Again, I never bought into the "existing equity", or the "I bought this home and already have 50K in equity!!" I guess my skepticism comes from my mother in law being an independent mortgage broker, who always has said this, "your house is only worth what someone wants to pay for it." Meaning, all these folks with these mortgages are in free fall, many now own a home that is not worth what they paid for it. It also means, that if homes continue in the downward spiral of foreclosure or short sell, the home a responsible owner has is not worth the value they think it is.
Do I think that the housing market will turn around quick? No. The homes many are in are not going to spiral back up for some time. Some folks have been in their homes a while, others wanted to flip it and are stuck, others just wanted a first home and can't afford it.
The mortgage industry and banks made big money of those fishy loans, made big money off of no regulation, and in the end stuck the bill with the taxpayer, us. We are the ones who now have to help homeowners, banks, etc., keep their homes. Banks don't want these homes, they are not going to get nothing for it, but you can't suck blood from a turnip when it is bone dry. That is the reality here.
My husband is totally against helping anyone with mortgage problems, me I am more sympathetic because things happen in one's life like losing a job, medical emergency, wages cut, etc. That is another reality that is happening around this country, but I do understand my husband's rage of bailing out homeowners who signed for these homes.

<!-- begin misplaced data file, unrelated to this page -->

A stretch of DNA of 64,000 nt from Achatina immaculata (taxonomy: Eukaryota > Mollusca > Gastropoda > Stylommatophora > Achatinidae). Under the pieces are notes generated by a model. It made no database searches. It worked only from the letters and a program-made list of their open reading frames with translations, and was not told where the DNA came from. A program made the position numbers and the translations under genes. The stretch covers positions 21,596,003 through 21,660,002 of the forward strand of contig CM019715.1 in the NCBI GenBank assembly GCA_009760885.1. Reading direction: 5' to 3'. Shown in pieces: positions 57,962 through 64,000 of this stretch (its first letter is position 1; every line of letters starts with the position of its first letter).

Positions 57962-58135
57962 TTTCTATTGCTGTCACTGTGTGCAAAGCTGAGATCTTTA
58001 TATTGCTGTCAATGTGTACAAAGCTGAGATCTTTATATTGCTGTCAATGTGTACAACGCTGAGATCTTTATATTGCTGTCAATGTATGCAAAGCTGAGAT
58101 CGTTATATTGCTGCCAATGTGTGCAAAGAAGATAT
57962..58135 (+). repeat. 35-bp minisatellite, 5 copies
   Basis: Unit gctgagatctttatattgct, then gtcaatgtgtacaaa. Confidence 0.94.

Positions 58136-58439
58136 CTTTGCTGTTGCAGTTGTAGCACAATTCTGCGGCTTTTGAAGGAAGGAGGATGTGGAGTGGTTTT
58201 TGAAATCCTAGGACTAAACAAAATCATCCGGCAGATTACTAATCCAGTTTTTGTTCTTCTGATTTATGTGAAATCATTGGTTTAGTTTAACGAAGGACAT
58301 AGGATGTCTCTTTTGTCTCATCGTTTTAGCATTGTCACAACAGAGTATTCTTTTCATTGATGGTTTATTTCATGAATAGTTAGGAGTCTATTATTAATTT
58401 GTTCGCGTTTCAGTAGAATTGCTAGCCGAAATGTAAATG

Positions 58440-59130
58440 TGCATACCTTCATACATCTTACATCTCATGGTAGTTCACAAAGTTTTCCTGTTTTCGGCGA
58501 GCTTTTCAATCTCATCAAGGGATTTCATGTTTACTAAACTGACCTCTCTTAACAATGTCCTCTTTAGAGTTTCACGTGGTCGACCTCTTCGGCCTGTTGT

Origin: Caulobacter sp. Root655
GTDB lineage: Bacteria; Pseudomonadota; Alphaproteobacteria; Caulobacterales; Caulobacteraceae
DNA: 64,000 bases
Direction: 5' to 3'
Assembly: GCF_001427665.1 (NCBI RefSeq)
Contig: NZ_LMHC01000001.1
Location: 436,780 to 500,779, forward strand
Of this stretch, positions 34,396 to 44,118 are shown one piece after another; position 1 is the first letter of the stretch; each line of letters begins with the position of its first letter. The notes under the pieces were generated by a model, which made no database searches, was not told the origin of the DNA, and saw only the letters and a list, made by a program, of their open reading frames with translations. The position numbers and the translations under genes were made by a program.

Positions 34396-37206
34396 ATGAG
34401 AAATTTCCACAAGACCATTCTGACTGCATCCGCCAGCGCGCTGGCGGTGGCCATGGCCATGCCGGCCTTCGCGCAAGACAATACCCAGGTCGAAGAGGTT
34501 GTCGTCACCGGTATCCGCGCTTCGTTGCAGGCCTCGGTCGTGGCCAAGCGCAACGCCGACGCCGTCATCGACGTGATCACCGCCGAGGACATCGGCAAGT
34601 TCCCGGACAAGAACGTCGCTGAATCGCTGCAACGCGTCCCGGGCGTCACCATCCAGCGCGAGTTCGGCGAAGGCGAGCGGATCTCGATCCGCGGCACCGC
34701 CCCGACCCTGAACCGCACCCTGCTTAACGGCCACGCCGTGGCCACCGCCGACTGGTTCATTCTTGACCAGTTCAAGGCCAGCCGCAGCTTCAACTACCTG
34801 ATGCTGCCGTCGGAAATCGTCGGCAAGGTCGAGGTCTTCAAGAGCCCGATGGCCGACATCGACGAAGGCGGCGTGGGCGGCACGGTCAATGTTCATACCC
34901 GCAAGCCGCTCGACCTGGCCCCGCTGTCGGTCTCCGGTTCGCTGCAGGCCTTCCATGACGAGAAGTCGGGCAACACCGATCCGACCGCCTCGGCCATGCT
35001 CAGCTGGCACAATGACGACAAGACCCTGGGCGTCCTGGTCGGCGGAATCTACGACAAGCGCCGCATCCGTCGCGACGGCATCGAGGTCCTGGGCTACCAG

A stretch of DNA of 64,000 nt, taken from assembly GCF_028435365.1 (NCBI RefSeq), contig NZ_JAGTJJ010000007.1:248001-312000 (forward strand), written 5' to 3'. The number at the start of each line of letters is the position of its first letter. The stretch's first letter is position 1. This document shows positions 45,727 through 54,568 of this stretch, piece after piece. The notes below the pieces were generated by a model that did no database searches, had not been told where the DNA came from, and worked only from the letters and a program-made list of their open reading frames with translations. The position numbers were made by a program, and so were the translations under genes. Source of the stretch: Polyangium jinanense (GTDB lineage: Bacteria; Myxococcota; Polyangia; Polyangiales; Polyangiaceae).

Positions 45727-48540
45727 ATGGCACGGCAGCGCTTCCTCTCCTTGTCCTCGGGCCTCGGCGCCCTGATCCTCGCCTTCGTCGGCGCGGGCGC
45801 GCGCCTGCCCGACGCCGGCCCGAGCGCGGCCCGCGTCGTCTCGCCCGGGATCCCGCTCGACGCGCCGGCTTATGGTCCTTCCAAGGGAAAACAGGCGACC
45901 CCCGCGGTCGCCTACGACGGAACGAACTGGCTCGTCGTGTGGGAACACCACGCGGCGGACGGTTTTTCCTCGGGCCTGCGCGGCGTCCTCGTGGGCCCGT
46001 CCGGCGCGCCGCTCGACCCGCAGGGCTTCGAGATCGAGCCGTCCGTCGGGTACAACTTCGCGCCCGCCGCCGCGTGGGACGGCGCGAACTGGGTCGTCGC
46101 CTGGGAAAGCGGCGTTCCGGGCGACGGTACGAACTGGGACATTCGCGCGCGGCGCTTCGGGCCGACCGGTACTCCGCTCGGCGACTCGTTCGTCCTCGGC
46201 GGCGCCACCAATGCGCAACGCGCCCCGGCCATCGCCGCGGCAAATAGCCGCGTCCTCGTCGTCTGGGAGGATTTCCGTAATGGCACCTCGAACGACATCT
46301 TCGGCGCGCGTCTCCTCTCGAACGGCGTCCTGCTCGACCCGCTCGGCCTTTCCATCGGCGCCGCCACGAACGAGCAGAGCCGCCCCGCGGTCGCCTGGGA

Everyone is hoping that the housing market will rebound to what it was 5 years ago, I say, no it will not happen. The housing market needs to come to reality of what their actual property is worth. It was overpriced in the beginning, now it is time for reality readjustment. Until this happens, homes are going to continue to plunge and those with money will make a killing out here in this market. Oh, that is another problem; many don't have the money to make a killing. Sigh.
Home prices plunged a record 18.2 percent in November from a year earlier as the country’s housing market remains in the throes of a deep recession, according to an index from Standard & Poor’s.
Prices in 11 metro areas fell at record rates from a year earlier. Prices in 14 cities fell more than 10 percent from November 2007.
Phoenix and Las Vegas were hardest hit in November, with prices down 3.4 percent and 3.3 percent, respectively. The two cities also have the worst returns over the one-year period, with prices falling 32.9 percent and 31.6 percent, respectively.